Fresh air duct in home furnace


Old 12-19-00, 10:25 AM
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I have a Lennox Pulse, in the return air system there is a fresh air vent to the exterior. Is this a good or bad thing? With the extreme cold, with the flow vent closed the air still leaks threw. Would it be a bad idea to take it completely out and seal the holes?
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Old 12-19-00, 05:40 PM
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Check your local codes. The fresh air vent may be required. And if you have a 'tight' home this brings fresh air back in. Is your pulse heating ok?
Old 12-21-00, 05:13 AM
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Thumbs up Pulse

The house seems a lot warmer now that I plugged the exterior vent. The Pulse did not run more frequent, just the house being cold alarmed me. And the exterior duct work was very very cold to the touch. I guess I will leave it plugged until the weather warms a little.
What should the little silver dial be set to in the interior of the therostat?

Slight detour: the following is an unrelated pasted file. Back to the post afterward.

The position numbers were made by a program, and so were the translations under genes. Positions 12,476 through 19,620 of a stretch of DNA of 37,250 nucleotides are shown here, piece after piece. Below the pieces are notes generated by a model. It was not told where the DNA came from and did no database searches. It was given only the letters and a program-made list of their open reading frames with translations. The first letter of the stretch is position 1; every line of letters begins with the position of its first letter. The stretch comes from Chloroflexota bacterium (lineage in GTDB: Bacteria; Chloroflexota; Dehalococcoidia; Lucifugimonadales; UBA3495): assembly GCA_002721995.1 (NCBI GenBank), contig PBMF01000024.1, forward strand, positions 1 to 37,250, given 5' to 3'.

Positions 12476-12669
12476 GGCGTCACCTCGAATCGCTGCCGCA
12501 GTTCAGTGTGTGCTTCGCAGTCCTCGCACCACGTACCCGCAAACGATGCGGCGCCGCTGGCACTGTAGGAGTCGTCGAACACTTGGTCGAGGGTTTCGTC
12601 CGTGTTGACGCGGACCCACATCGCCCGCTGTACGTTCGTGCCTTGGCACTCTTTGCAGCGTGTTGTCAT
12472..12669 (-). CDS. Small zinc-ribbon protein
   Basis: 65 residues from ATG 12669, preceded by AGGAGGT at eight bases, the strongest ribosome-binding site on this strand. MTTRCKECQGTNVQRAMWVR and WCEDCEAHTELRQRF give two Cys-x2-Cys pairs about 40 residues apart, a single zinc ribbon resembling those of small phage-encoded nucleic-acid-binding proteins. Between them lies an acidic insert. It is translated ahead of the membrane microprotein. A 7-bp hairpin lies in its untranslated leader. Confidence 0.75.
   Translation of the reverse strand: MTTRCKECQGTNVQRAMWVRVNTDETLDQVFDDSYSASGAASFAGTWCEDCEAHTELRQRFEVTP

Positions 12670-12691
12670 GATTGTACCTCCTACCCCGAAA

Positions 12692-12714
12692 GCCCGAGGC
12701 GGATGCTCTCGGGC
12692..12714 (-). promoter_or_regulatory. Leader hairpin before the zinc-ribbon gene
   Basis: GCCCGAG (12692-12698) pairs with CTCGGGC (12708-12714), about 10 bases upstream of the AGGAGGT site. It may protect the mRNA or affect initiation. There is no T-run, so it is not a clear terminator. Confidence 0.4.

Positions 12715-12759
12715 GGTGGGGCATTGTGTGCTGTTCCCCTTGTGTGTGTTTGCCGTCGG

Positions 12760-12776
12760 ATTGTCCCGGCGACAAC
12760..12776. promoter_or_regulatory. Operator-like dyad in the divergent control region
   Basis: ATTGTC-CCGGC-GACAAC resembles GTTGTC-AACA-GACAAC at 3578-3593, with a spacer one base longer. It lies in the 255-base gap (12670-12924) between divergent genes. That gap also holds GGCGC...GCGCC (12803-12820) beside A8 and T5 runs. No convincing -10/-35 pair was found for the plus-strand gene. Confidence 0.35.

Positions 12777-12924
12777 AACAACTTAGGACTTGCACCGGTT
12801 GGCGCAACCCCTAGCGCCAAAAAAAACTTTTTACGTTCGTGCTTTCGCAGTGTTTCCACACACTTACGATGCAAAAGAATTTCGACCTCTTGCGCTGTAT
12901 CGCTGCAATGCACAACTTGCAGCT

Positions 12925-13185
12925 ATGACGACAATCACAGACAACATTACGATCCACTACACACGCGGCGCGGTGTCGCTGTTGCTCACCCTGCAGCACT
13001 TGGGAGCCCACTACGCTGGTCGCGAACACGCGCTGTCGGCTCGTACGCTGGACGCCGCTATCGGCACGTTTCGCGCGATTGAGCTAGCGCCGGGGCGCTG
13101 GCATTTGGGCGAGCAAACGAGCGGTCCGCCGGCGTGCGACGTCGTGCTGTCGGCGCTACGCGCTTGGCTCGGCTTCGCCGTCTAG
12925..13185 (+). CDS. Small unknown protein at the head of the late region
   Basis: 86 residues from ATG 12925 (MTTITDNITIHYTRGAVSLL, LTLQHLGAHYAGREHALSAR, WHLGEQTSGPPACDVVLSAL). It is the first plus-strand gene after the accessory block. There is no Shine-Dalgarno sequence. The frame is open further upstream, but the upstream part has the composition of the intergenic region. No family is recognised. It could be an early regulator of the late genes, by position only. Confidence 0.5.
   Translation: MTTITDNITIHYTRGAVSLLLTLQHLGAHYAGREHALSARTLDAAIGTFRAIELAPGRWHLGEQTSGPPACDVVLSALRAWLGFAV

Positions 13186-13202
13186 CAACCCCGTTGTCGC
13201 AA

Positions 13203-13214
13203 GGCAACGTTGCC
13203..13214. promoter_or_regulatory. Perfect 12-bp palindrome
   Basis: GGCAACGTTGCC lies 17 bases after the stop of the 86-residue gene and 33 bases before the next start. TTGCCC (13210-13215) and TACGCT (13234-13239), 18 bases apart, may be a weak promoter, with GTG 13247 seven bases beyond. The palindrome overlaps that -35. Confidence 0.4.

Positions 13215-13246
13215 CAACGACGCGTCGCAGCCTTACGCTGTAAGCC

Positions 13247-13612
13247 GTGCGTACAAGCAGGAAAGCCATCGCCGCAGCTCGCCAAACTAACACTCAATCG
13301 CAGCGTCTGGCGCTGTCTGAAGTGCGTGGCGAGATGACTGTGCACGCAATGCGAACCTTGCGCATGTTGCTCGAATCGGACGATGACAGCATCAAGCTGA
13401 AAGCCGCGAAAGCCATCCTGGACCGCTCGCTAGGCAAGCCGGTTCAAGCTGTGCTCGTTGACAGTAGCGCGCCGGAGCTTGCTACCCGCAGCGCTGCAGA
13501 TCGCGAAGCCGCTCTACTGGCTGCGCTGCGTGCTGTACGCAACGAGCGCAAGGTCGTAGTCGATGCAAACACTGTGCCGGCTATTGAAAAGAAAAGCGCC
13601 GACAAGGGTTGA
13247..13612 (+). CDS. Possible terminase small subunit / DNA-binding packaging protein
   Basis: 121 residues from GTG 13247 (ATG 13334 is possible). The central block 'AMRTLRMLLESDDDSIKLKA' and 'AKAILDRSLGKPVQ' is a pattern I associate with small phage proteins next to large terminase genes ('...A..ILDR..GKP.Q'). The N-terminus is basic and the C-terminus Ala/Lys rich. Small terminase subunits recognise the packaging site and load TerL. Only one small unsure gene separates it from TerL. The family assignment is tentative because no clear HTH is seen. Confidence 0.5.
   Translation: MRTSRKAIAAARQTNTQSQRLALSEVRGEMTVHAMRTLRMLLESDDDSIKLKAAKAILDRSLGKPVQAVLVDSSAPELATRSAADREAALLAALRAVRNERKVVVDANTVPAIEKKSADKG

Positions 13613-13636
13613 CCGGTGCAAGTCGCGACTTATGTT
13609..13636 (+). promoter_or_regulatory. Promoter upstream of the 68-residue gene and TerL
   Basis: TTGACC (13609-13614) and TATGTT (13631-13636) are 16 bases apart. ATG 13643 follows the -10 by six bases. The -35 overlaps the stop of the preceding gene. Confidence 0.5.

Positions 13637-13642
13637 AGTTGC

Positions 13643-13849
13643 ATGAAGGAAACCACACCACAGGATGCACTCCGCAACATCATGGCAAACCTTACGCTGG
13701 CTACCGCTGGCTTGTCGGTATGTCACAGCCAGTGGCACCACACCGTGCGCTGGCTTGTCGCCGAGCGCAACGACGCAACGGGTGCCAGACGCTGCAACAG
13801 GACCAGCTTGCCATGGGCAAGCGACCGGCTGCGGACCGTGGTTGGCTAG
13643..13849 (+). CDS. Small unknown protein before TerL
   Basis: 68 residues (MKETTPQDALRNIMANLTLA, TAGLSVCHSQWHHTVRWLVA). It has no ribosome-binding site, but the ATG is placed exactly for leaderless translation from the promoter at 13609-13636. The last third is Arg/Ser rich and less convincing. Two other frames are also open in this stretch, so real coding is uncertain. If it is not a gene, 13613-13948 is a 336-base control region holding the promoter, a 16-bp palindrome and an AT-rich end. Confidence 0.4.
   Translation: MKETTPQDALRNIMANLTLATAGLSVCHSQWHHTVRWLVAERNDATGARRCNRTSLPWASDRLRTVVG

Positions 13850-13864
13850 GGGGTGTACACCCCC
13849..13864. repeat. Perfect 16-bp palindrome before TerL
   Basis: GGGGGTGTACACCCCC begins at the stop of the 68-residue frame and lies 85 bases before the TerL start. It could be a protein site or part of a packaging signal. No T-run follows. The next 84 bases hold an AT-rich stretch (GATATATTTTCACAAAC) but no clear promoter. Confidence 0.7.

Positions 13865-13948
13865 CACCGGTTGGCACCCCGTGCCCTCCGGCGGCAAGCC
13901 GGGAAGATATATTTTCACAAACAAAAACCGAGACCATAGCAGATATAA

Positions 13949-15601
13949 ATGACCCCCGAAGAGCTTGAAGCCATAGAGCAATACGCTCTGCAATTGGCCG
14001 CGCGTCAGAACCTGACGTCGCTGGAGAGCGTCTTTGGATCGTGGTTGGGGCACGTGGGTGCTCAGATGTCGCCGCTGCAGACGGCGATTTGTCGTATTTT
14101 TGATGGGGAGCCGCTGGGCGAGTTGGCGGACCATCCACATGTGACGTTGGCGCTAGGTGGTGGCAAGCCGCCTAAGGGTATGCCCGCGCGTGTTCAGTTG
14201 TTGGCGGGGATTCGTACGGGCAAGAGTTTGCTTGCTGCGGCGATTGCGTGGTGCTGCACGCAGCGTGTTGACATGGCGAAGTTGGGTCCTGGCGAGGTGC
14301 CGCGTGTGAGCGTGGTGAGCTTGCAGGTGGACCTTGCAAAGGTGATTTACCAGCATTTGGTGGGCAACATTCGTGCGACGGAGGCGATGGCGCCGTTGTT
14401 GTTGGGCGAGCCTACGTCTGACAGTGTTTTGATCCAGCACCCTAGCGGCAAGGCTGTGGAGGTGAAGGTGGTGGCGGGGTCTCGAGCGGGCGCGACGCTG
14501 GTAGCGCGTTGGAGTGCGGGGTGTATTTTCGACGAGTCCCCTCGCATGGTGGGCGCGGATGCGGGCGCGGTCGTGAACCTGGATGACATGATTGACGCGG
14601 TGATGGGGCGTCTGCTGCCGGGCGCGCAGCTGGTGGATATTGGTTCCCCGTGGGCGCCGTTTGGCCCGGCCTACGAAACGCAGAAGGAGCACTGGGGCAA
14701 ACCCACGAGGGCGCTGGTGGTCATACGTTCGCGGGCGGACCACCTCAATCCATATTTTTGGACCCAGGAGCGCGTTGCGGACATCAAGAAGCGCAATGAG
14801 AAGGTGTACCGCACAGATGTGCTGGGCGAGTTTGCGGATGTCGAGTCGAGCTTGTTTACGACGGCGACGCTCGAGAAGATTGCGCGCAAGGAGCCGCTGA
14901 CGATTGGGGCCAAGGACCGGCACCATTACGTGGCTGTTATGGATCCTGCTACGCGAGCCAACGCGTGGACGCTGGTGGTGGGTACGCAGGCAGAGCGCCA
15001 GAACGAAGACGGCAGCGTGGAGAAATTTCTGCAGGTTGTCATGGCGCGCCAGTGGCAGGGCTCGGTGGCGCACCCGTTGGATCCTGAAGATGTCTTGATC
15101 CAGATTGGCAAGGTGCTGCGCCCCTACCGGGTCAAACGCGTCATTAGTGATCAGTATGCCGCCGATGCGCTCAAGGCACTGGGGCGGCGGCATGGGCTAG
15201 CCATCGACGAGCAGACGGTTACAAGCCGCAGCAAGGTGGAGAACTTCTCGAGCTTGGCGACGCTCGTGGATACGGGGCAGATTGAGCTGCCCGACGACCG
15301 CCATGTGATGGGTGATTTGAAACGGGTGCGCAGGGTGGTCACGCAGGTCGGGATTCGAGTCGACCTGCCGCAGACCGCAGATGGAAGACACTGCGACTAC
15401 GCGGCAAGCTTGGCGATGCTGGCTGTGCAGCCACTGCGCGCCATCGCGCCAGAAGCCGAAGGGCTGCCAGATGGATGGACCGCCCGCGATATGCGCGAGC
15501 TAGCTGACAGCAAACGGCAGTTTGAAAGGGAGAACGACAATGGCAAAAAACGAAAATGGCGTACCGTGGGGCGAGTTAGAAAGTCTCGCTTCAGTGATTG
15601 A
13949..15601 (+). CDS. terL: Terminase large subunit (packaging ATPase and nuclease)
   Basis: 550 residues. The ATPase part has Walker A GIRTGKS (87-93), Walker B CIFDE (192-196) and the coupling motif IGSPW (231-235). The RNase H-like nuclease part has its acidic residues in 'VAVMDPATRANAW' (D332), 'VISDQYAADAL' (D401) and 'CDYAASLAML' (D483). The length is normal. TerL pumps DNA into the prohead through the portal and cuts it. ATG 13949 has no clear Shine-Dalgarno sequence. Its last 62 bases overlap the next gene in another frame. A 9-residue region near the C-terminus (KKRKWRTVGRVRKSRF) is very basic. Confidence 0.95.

Old 12-21-00, 04:45 PM
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Call a Lennox dealer to look at the pulse. A fresh air vent should not cause it not to heat. It definitely is not heating correctly.
Old 12-21-00, 08:21 PM
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a pulse furnace should be directly vented with 2" or larger pvc pipe. This is where your furnace gets combustion air and the other is for venting. If you had a vent pipe coming into the ductwork it could have a damper on it to reduce outdoor intake when necessary. If it was not connected directly to the return air duct it could have been for combustion air for the water heater or and other device that needs air.
Old 12-22-00, 08:17 AM
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Although I'm not a professional, I'm a fairly proficient DIYer...

I, too have a fresh air inlet in my return duct system for my HVAC unit...roof mount dual pak...

I just recently converted my water heater back to LPG from electric and am installing a gas cooktop and new vent hood in the kitchen...

While testing the vent hood, it suddenly struck me why that fresh air vent is allows outside air to replace the air I'm exhausting through the vent hood (and my bathroom exhaust fans) so as to not to create a negative pressure situation in the house where gas appliances (water heater comes to mind) start having exhaust gases sucked back into the house.

When I was running the hood, I noted a noticeable volume of air coming OUT of the return duct closest to the kitchen....that's when the light bulb went on...

I understand many new gas appliances have sealed combustion chambers with their own supply of fresh air so my advice may not apply to your situation but I thought the principle was worth mentioning...

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